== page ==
Regarding the sections you mentioned, there are two situations I think it may refer to:
- showing these points only as some visual guideline
- allowing users to navigate only to these points
For the first situation, I think, it will be fine to display just the start (usually 0:00) and end time for the user to 'callibrate' the timeline in his/her mind. If you want, you can provide additional points on the timeline, so that users - while dragging the time slider, could better tell where (when?) they are - at least before they click the slider itself, because I suppose that there is going to be some quite obviously required elements, like slider control, current time and time under slider upon dragging.
The second is worse, and I believe it is more content related case. I did some of these, but if you fix the navigation to only some points on the video timeline, these need to be related to the content. In other words, the sections must reflect not time, but real 'chapters' of the video. So no default, time based splitting into sections is a good one in this case.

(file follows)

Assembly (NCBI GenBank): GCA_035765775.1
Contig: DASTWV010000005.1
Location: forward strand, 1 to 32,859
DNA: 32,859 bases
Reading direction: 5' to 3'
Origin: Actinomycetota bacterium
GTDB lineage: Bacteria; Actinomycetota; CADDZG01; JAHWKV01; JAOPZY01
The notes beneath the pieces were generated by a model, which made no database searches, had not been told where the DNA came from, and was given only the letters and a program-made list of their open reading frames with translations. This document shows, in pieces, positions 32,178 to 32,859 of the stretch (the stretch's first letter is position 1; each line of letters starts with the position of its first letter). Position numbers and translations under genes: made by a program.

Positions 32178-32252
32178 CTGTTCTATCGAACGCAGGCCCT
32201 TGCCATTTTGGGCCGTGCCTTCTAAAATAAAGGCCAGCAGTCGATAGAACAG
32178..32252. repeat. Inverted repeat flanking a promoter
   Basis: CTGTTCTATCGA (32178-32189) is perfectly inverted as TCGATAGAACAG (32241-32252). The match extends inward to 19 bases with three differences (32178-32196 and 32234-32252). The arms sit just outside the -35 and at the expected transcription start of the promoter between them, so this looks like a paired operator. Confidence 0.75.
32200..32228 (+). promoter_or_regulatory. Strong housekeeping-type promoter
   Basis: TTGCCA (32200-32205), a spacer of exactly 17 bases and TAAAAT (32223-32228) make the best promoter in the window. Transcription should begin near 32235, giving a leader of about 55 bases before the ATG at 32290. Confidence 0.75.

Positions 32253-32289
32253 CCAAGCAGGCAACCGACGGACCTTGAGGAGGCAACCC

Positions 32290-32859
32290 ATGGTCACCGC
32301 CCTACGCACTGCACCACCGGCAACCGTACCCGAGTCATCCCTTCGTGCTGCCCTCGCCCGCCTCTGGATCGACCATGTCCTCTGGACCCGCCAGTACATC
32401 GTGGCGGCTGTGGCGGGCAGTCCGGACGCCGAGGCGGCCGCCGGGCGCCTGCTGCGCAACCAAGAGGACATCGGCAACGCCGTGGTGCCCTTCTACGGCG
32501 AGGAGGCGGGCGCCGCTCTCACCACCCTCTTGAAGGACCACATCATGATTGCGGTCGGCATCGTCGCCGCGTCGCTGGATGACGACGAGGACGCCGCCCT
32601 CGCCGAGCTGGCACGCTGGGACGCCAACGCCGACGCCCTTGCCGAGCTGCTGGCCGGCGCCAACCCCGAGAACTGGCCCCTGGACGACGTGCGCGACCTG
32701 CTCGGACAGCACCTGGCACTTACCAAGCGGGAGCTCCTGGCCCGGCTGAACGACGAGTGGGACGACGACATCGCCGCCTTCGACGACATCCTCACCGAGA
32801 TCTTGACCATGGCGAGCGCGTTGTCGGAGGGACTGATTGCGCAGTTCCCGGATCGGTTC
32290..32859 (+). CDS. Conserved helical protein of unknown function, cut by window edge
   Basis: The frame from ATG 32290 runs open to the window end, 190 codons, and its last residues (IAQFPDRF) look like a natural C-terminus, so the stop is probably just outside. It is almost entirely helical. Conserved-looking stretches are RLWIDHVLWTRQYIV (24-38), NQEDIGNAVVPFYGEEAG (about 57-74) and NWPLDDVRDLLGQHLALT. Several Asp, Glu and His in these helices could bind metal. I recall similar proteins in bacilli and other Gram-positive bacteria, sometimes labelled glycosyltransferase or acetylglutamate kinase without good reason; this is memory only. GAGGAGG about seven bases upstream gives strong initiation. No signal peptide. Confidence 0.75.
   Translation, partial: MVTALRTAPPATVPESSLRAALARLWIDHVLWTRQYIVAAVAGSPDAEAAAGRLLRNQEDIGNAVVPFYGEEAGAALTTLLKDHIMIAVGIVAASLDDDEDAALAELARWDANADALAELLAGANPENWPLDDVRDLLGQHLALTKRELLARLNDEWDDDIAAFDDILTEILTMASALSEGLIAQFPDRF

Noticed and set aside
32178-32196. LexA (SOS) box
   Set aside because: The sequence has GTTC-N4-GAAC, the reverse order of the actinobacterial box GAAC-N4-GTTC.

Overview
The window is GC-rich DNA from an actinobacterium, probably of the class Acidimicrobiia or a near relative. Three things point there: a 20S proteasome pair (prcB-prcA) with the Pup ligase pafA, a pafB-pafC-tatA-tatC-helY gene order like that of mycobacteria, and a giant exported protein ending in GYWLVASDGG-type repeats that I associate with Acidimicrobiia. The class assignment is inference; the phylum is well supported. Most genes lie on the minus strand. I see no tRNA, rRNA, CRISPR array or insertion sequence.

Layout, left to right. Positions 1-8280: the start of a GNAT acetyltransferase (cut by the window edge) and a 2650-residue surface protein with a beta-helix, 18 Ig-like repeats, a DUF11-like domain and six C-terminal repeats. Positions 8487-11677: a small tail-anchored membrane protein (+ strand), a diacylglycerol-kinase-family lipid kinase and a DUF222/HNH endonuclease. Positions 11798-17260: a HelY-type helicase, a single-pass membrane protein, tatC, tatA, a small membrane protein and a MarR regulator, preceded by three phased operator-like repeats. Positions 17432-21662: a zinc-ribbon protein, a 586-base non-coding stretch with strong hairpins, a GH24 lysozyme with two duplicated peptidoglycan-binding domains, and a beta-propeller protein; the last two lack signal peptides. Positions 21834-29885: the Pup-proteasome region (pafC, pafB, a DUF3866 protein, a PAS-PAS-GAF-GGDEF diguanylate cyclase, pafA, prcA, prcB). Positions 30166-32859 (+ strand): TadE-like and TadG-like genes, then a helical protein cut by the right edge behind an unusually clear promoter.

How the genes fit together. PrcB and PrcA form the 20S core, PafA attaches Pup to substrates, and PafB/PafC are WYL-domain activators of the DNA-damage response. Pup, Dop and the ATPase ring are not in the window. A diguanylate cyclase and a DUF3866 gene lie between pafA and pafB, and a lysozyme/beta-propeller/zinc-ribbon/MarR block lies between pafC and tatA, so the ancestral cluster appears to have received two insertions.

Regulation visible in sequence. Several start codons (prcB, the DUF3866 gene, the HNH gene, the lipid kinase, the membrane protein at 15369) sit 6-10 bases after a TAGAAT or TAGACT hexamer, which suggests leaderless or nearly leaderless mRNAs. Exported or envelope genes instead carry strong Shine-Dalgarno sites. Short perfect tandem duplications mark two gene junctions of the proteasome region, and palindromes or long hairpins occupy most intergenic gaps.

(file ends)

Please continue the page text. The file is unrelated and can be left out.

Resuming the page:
What you could consider, if you expect to deal with long videos and/or need high accuracy for selecting a point on the timeline, instead of splitting into sections, you could use some UX pattern. The best one for this, methinks, is the one provided by Apple in iOS. You use the slider as you would normally, but if you drag your finger away from the timeline slider (while dragging it), the accuracy of sliding increases. It's like zooming on some local part of the timeline to allow more precise selection. Of course this pattern works on iOS, so I don't think it's used anywhere online. To apply it, you would have to display some visual clue for the user upon dragging. This might be some text and some effect of zooming on the timeline (you know: time spans going apart, so that initially 1 minute is e.g. 100px, while upon dragging it the slider, some more precise scale appears, and if user drags his cursor up, the points on this scale get zoomed).